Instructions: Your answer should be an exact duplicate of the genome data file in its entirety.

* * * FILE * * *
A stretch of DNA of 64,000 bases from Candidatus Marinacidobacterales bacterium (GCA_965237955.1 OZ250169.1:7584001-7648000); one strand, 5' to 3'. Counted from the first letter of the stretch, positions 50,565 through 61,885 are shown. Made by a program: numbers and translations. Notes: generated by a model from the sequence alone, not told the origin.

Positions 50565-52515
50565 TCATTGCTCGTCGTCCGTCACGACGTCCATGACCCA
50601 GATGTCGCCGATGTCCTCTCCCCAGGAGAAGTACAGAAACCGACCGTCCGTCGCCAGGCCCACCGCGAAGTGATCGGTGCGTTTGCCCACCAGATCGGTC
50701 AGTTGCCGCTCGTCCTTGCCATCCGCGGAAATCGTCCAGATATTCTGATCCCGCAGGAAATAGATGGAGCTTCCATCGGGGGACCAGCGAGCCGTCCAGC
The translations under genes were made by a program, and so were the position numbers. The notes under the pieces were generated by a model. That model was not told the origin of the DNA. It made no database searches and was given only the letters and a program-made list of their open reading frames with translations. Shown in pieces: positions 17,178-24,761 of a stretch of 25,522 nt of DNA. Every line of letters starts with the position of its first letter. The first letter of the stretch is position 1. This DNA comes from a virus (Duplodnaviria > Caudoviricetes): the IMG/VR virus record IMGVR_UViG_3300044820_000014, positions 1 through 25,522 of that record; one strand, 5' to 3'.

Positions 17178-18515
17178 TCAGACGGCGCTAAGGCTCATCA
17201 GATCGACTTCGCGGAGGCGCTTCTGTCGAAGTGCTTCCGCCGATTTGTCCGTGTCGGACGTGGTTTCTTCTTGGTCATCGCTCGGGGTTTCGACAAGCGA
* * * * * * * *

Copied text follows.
A stretch of DNA of 64,000 bases from Candidatus Marinacidobacterales bacterium (GCA_965237955.1 OZ250169.1:7584001-7648000); one strand, 5' to 3'. Counted from the first letter of the stretch, positions 50,565 through 61,885 are shown. Made by a program: numbers and translations. Notes: generated by a model from the sequence alone, not told the origin.

Positions 50565-52515
50565 TCATTGCTCGTCGTCCGTCACGACGTCCATGACCCA
50601 GATGTCGCCGATGTCCTCTCCCCAGGAGAAGTACAGAAACCGACCGTCCGTCGCCAGGCCCACCGCGAAGTGATCGGTGCGTTTGCCCACCAGATCGGTC
50701 AGTTGCCGCTCGTCCTTGCCATCCGCGGAAATCGTCCAGATATTCTGATCCCGCAGGAAATAGATGGAGCTTCCATCGGGGGACCAGCGAGCCGTCCAGC
The translations under genes were made by a program, and so were the position numbers. The notes under the pieces were generated by a model. That model was not told the origin of the DNA. It made no database searches and was given only the letters and a program-made list of their open reading frames with translations. Shown in pieces: positions 17,178-24,761 of a stretch of 25,522 nt of DNA. Every line of letters starts with the position of its first letter. The first letter of the stretch is position 1. This DNA comes from a virus (Duplodnaviria > Caudoviricetes): the IMG/VR virus record IMGVR_UViG_3300044820_000014, positions 1 through 25,522 of that record; one strand, 5' to 3'.

Positions 17178-18515
17178 TCAGACGGCGCTAAGGCTCATCA
17201 GATCGACTTCGCGGAGGCGCTTCTGTCGAAGTGCTTCCGCCGATTTGTCCGTGTCGGACGTGGTTTCTTCTTGGTCATCGCTCGGGGTTTCGACAAGCGA